Overview of phishing techniques: Order/delivery notifications - Security Boulevard

Overview of phishing techniques: Order/delivery notifications

Introduction

One thing no one can deny is that online shopping is a common practice these days. With this, of course, comes order notifications and delivery notifications when packages arrive. Phishers are aware of this and have been using a phishing technique to exploit it. 

This article will detail the order/delivery notification phishing technique and will provide an overview of what it is, how it works, how you can spot it and what you can do to protect yourself. 

What is the order/delivery notification phishing technique?

The order/delivery phishing technique is when phishers send you a notification of an order or delivery that you did not make. They then request that you confirm your identity or reschedule a non-delivered package, or use any other method to spur user interaction. It could say you have a delivery waiting for you that requests confirmation of your personal information, or that you have placed an order that failed (again requesting personal information), or that you have a failed delivery (also known as a non-delivery notification) and that you have to click on a link to confirm the package so you can receive it. They also can contain an attached file that is infected with malware.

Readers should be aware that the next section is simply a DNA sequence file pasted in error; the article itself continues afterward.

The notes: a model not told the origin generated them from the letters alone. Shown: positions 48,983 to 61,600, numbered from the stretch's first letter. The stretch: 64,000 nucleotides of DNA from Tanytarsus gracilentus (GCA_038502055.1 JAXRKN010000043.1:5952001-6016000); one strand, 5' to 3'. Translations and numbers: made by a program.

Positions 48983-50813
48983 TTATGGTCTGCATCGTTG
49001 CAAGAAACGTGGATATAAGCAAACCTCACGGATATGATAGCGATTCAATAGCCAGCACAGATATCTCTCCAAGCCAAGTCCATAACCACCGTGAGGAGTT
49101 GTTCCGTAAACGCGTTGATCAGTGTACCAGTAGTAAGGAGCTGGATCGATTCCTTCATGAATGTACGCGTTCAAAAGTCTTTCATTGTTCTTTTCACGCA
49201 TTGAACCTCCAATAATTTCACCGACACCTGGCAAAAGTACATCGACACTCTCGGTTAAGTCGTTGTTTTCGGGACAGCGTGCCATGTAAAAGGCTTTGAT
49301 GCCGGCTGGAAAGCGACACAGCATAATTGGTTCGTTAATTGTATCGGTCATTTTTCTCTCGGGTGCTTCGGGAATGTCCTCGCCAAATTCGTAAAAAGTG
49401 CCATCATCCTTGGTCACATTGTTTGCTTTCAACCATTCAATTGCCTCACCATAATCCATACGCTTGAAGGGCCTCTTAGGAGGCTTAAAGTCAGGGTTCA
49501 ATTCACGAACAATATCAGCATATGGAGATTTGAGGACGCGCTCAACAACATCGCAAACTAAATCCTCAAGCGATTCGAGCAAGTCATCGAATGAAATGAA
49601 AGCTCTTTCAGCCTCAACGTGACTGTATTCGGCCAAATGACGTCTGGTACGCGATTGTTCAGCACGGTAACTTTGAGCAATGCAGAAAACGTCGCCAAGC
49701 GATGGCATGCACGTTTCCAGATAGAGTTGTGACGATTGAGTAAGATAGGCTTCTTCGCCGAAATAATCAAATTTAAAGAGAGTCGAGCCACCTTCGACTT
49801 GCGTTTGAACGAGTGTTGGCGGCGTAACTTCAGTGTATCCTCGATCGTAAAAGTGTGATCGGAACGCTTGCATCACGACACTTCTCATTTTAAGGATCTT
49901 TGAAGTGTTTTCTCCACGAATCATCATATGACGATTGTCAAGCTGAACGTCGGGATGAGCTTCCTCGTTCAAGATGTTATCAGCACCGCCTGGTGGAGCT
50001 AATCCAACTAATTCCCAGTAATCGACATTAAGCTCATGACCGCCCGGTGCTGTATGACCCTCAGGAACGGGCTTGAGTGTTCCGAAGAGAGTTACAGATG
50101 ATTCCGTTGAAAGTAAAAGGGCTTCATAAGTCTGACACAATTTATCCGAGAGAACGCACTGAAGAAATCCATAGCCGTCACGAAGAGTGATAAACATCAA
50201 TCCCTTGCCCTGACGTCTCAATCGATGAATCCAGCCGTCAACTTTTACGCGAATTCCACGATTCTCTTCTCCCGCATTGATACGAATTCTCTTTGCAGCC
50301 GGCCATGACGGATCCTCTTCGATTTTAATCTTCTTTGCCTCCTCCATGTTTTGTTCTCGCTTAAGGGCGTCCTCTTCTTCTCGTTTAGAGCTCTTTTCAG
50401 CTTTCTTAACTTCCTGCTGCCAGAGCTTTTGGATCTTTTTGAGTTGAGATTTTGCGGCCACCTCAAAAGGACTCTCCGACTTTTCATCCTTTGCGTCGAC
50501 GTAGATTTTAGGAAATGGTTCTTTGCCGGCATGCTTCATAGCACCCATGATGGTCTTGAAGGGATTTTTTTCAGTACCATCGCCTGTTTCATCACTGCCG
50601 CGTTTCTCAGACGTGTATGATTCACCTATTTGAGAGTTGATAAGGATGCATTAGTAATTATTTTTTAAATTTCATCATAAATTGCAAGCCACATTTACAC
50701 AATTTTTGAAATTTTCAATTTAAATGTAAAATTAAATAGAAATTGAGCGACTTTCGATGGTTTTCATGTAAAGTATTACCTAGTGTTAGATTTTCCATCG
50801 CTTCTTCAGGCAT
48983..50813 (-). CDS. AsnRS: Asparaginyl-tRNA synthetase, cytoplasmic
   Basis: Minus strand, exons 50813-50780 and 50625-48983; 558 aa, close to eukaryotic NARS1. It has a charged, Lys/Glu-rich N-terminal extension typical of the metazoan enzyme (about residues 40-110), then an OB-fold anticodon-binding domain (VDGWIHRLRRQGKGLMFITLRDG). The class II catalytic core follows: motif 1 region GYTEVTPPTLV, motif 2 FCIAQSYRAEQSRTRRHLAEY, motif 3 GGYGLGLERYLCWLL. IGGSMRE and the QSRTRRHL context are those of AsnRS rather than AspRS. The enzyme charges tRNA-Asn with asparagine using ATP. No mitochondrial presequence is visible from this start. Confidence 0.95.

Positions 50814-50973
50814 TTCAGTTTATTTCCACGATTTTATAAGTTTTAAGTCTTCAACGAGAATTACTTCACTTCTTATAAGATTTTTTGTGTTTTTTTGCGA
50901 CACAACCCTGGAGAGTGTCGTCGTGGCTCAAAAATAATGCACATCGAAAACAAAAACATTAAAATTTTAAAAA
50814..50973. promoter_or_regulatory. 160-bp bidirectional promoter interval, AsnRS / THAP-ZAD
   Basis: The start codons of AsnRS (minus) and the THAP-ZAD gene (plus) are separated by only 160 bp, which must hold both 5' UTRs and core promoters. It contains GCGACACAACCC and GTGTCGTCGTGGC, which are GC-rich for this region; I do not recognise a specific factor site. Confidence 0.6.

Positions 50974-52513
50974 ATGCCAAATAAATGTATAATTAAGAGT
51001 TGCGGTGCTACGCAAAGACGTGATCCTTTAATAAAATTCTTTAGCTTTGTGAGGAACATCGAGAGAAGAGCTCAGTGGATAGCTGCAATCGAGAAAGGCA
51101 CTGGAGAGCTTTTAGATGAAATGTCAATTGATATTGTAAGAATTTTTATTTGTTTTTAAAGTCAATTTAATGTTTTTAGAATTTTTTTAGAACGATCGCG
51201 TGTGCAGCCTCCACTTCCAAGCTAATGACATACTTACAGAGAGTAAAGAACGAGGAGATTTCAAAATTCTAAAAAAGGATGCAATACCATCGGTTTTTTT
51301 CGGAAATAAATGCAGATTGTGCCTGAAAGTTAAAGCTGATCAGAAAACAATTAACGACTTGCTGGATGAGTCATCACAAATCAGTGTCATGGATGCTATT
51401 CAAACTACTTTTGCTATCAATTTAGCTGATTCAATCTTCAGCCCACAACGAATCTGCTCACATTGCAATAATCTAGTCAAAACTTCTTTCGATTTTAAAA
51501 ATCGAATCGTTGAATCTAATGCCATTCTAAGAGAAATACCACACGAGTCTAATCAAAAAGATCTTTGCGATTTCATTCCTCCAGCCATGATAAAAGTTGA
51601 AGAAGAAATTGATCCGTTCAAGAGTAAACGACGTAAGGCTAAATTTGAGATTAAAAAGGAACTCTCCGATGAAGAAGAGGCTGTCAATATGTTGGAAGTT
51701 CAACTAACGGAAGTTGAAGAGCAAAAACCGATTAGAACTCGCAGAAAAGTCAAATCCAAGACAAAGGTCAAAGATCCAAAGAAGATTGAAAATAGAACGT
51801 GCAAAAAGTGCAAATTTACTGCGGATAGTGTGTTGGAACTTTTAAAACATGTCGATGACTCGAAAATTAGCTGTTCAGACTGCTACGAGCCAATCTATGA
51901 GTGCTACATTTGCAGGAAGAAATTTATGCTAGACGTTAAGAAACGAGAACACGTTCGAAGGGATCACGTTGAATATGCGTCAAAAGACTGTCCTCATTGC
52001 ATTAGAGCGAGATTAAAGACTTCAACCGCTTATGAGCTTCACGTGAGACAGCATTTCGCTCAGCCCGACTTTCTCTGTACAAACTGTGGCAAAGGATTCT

These are typical examples of this technique, but it is by no means an exhaustive list. Phishers are creative and always thinking of new ways to scam victims, and this includes using new variants of this technique to exploit victim’s fear or greed.

The holiday season normally sees an increase in the use of this phishing technique, taking advantage of the lowered cybersecurity defenses that seem to affect people during this time. A public health crisis also sees rising levels of this technique, as online shopping is the only way that many non-essential products can be (Read more...)

*** This is a Security Bloggers Network syndicated blog from Infosec Resources authored by Greg Belding. Read the original post at: http://feedproxy.google.com/~r/infosecResources/~3/Z7osmN20sAc/